The subjects we cover are diverse, and include the water collecting mechanisms in various beetles and lizards, hydrophobic and hydrophilic surfaces in plants, and the mechanisms by which diving birds can maintain an air layer beneath their feathers while submerged. Within the physical sciences, we consider the mechanics of flow in fluids, and the interaction of fluids with surfaces, including hydrophobic, hydrophilic and pining behaviours of fluid drops, such as that observed when dew drops cling to certain leaves.


Our research begins with electron microscopy to understand the 3D architecture of the biological surfaces at the micron and nano levels. In other, specialized microscopes, drops of water and other liquids (with different fluidic characteristics) are placed on the biological surfaces and their “contact angles” are measured. This provides data on how well different liquids “ball up”, and therefore the degree of water repellency, for instance. Then, calculations are made to explain how each biological surface is responsible for its precise water properties. From here, new surfaces can be designed to solve precise liquid problems in industry, along with solving water capture problems in hot environments.


The micro-structure I found on the back of a Namibian “darkling” beetle (Stenocara sp.), with combined hydrophobic and hydrophilic surfaces, efficiently captures water from wind-borne fogs. This has been manufactured in plastics for use in air conditioning systems, where it recaptures water leaving the system as vapour, which can be recycled. Further, the hot water vapour no longer contributes to warming the atmosphere.


The overall aim of this research is to produce a prototype device to be employed in developing countries to collect clean water for drinking. This device will feature as many adaptations found in nature as possible, enhanced by the superior materials available in the industrial world.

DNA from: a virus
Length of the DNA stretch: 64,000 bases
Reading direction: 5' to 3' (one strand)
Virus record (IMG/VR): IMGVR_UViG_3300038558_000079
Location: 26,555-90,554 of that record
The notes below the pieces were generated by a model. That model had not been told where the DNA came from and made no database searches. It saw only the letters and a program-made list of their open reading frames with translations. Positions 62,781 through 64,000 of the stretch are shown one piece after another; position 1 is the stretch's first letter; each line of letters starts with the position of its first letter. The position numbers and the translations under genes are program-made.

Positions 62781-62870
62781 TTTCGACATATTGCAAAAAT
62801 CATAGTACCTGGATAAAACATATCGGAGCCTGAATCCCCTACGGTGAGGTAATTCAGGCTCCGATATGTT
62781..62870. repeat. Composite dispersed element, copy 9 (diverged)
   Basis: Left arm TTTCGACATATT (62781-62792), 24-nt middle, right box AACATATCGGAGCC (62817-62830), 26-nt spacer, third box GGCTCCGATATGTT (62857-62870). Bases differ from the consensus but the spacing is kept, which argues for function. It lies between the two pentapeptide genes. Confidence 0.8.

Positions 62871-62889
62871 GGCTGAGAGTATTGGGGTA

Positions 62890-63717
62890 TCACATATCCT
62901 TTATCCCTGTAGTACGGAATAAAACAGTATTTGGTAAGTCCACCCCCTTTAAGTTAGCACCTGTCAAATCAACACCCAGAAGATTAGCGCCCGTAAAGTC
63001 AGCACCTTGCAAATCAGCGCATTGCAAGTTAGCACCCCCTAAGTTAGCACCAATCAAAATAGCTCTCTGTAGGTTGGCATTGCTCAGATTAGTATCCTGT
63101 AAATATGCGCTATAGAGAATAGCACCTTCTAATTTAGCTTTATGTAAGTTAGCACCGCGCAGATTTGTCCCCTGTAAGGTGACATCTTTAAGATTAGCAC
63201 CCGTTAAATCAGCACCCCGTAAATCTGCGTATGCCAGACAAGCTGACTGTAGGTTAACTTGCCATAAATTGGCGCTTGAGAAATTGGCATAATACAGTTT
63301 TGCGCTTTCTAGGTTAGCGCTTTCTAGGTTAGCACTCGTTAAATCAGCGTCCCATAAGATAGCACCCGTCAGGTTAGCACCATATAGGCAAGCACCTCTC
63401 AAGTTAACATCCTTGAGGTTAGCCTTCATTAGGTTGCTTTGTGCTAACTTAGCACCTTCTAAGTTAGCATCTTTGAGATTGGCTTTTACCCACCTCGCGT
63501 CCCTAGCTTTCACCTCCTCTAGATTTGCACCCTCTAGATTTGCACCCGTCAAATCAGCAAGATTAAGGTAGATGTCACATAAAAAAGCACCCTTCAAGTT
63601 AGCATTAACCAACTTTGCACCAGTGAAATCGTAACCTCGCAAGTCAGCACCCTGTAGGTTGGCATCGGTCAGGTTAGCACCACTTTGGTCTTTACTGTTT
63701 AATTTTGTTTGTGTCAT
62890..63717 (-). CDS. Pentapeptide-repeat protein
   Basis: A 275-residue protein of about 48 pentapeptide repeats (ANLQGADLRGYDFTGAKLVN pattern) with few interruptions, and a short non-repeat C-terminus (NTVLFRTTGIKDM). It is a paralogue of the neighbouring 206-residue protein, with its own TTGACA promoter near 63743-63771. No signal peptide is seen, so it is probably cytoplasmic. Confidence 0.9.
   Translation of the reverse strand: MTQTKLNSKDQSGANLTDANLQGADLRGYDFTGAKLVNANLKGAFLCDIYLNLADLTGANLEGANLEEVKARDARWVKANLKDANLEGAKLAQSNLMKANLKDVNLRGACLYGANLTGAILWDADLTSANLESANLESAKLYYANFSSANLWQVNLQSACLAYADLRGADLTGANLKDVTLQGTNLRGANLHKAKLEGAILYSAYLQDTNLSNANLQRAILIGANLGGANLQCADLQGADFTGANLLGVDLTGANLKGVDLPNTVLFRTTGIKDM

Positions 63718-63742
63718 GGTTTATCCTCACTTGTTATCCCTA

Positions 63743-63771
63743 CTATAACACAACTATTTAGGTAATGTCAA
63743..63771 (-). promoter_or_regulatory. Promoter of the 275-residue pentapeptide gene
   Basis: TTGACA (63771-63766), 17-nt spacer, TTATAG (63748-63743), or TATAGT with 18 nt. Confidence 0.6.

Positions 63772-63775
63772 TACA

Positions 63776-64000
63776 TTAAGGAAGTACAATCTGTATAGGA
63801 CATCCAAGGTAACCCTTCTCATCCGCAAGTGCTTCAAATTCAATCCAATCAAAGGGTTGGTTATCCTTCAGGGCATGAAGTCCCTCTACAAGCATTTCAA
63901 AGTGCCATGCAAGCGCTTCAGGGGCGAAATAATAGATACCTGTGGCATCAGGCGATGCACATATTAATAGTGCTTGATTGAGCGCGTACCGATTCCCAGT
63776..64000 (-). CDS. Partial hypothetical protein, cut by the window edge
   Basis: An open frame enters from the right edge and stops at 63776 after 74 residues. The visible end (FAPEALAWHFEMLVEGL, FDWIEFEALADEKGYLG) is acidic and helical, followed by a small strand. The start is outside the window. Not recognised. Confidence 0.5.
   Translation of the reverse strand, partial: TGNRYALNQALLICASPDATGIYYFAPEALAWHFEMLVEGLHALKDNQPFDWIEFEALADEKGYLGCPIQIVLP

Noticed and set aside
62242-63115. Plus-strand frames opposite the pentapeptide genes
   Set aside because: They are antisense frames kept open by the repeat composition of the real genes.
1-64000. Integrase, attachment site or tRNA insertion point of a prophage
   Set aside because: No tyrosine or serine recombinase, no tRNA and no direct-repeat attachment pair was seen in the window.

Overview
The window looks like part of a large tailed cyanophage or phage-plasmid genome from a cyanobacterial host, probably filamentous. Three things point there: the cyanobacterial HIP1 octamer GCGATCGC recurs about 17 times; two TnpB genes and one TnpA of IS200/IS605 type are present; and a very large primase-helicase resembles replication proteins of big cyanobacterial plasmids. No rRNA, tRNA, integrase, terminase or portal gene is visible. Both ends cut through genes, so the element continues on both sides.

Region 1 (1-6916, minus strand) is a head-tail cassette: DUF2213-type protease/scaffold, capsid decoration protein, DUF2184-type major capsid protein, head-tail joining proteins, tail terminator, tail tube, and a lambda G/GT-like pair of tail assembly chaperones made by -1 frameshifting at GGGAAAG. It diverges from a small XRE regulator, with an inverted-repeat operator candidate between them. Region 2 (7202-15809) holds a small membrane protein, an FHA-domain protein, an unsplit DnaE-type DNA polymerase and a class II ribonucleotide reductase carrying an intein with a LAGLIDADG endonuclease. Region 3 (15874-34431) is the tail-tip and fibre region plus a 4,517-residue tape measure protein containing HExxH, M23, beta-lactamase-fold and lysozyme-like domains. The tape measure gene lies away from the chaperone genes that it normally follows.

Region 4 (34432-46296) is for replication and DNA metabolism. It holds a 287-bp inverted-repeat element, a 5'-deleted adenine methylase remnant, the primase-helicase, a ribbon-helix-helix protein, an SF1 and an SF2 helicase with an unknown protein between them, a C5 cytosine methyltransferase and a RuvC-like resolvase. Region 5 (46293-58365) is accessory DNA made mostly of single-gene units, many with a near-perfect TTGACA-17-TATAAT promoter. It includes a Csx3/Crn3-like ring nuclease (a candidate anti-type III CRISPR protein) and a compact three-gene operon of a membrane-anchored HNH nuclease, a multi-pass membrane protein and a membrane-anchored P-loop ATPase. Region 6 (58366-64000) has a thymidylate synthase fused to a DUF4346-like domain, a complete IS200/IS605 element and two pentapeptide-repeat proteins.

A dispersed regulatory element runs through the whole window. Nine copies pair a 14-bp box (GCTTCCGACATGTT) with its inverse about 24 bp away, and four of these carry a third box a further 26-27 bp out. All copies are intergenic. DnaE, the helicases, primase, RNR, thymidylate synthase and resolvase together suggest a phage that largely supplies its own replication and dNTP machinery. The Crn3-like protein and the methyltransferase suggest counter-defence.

The device may well contain the Namibian beetle device, since 22 different countries are subjected to desert fogs yet are short of rain. It may draw water from damp soil (rather than from more accessible puddles) in the manner of the Australian “thorny devil” lizard (Moloch horridus) or the xylem system of plants. It may filter water to make it safe for drinking as occurs in the cuticle of certain beetles, self-clean its surface as known in some plant leaves and butterfly wings, and channel and store water efficiently and safely as evident in burrowing desert frogs. Additionally, other biomimetic devices such as “moth-eye antireflectors” and “beetle heat dissipaters”, known to improve solar cell efficiency, will be incorporated where a renewable energy source is required.


Above all, the device must be resilient in the field. To achieve this, we are holding competitions at MIT (in the manner of their famous robotics competition), encouraging students to design the most practical device that may be employed in the Skeleton Coast area of Namibia. This device should showcase several new, bio-inspired technologies that are each ripe for commercialization in disparate industries.


For instance, there may even be spin offs in oil repellent surfaces, and in non-salty water collection for ships and boats at sea. Already, there have been several transatlantic visits between the NHM and MIT, and we have achieved breakthroughs such as understanding the depths to which a bird can dive based on the nanostructure of a single feather.


Most recently we have received vital support from two government ministers in South Africa, so hopefully the politics of employing our devices in Africa will keep pace with our scientific progression, and we can achieve our ultimate goal.